The CEO Interview
Why Total E & P keep investing despite non-passage of PIB – Proust
Elisabeth Proust is the managing director and CEO of Total Exploration and Production in Nigeria. In this interview with Olusola Bello, she spoke on a number of industry issues and the next level she intends for the company while she presides as the chairman of Total Group of Companies in Nigeria. Excerpt:
How long will it take to Total stop gas flaring in the country?
Ofon is the only major installation where we have gas flaring and we will stop flaring there in January 2015. All the other installations, onshore on OML58, on the FPSO and on other platforms that we have, are all connected already for a gas utilisation solution designed to inject or commercialise the gas.
So we will achieve zero flaring, though installations will maintain a small steady flow of gas to maintain a safety flare. All gas flaring associated with oil exploration will be stopped by January 2015. There will be a formal flare out ceremony to which you will be invited.
What is your programme towards domestic gas?
We have invested in a 24-inch wide 50km long pipeline onshore starting from OML58 to the Imo River. Here we already have a contract with the Alaoji Power Plant and this is our first customer and we will be ready in 2015 to deliver 100 million cubic meters per day.
We have contacted other industrial users, not just power plants because when you have the energy it stimulates development. My plan is that by 2017, we should evacuate 300 million cubic feet of gas through the pipeline.
It’s a huge pipeline crossing several communities. So it was not so easy. The cost of the pipeline is now around $900 million. To get return on such investment in pipeline, we need effectively good clients and an improved gas price.
The improvement on gas price is good but it cannot cover the budget of the pipeline. I hope that with increased industrial uptake we will be able to achieve a better price and we can offset the cost of investment in the pipeline. To stimulate the development of gas facilities, we calculated that the average price of the gas will be between $5 and $7 per million btu. If fiscal terms change, then it will affect the price.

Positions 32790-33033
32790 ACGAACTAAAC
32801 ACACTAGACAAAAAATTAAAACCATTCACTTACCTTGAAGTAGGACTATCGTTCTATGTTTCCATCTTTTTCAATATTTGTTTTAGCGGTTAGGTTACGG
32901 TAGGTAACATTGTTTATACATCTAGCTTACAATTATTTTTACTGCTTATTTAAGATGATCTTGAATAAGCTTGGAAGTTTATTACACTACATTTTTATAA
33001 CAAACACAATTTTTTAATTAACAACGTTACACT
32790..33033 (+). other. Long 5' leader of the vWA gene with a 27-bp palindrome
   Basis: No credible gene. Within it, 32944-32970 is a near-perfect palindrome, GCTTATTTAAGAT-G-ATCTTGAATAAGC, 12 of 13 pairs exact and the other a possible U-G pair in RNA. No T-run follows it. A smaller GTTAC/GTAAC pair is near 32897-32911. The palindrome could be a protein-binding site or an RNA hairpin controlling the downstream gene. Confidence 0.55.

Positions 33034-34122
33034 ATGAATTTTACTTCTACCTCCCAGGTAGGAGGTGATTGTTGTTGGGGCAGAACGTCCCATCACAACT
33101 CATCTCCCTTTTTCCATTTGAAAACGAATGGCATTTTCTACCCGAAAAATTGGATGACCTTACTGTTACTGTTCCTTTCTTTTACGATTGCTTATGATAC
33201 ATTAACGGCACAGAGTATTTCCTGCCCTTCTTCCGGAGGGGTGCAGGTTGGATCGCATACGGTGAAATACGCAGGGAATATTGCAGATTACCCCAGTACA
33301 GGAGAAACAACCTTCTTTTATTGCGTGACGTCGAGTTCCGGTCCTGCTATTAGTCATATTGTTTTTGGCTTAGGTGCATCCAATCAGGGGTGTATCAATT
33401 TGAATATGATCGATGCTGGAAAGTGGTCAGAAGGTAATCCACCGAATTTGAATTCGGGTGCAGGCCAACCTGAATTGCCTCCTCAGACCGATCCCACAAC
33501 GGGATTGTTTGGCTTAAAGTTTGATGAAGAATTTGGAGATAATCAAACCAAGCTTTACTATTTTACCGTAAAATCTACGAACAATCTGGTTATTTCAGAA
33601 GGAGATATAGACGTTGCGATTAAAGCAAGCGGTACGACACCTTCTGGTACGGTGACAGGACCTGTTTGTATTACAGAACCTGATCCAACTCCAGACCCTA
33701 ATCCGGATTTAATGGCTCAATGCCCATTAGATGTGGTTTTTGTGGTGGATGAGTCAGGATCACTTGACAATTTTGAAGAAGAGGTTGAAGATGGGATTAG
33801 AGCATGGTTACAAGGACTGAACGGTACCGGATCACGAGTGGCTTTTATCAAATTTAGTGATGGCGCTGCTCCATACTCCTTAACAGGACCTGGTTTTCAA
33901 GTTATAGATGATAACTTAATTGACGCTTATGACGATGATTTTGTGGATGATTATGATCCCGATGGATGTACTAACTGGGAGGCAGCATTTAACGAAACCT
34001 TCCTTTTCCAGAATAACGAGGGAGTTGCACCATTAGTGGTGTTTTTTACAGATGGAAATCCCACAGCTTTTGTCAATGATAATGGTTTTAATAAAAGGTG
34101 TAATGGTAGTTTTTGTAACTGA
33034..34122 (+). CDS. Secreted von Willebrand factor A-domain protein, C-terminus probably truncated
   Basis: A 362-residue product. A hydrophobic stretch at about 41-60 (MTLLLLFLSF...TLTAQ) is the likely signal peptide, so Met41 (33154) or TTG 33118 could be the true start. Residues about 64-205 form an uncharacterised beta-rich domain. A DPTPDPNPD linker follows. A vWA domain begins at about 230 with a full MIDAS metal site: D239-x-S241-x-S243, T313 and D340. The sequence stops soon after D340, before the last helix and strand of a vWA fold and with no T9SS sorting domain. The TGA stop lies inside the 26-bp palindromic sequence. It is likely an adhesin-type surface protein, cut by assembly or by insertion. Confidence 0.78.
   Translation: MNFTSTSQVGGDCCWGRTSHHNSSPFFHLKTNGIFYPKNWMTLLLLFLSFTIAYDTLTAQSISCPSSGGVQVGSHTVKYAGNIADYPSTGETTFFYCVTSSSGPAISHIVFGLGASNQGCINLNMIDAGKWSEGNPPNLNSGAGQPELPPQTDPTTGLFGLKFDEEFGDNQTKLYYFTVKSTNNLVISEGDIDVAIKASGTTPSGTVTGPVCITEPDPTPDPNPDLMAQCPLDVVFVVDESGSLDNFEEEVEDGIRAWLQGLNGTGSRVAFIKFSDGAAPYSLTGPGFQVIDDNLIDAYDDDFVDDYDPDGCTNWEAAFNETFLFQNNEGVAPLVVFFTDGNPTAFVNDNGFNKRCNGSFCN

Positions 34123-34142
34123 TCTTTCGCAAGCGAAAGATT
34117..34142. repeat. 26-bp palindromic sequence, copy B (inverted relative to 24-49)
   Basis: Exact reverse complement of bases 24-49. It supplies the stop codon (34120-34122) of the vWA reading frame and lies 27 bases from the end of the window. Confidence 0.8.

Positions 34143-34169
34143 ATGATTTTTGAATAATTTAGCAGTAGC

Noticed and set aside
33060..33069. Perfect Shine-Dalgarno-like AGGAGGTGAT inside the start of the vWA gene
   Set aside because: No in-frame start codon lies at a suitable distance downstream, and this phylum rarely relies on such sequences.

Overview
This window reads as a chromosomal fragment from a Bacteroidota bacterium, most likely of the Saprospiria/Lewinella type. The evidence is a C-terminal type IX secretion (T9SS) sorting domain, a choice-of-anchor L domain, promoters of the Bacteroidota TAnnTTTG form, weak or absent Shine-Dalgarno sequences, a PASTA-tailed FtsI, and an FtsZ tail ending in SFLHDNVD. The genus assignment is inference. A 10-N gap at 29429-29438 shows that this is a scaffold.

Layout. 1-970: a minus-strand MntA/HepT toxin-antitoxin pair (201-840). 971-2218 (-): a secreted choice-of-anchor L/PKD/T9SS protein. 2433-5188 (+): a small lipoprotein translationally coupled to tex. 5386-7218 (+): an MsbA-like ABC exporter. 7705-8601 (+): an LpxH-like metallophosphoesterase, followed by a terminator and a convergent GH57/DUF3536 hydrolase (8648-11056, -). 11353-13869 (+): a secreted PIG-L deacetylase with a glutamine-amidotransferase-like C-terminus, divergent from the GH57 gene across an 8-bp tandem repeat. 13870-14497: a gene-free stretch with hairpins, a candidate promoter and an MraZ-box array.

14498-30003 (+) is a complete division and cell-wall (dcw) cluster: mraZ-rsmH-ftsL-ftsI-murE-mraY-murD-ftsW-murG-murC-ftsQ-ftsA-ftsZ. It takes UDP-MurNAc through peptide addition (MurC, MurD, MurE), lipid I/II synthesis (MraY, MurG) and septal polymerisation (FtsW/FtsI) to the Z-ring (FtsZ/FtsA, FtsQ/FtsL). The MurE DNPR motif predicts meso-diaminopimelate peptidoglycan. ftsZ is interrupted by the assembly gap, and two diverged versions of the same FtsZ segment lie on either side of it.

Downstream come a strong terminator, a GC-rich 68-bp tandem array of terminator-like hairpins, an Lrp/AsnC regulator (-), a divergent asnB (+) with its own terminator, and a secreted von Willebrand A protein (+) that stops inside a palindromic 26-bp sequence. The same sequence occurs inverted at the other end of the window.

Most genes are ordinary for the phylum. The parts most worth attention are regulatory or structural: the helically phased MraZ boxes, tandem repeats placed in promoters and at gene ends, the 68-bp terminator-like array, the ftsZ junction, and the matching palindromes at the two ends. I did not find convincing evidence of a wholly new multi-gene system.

Why is Total coming up with new projects despite non-passage of PIB?
Nigeria is one of Total’s biggest affiliates. One of Total’s attributes is boldness and we took a bold attitude to commence the development of Egina as we are reasonably confident that for the existing production and projects, the government and legislature would look at the risk and very heavy investment we have undertaken and decided not to modify initially agreed investment and fiscal terms.
However, on PIB, we don’t really know the content of the draft in circulation as at now. This was because the last time that the industry had access to the draft was during the public hearing of April 2014. Since then, we have never had any official access to the terms.
What we understand could be in the actual PIB draft is a big worry for Total. This is because we have started all these deep offshore projects on the economics of existing terms and condition of our production sharing contracts or the PSCs we signed with NNPC and the government.
We took the risk in accordance with the terms of the PSCs, which many people don’t realise meant that we make all the investment with the government paying nothing. If we didn’t find oil, then we lose everything without compensation or any recovery from the government.
We took the risks but on the other hand when you take a risk you want your reward and the real reward is to be able to maintain our investment in Nigeria and our commensurate returns in line with the contracts.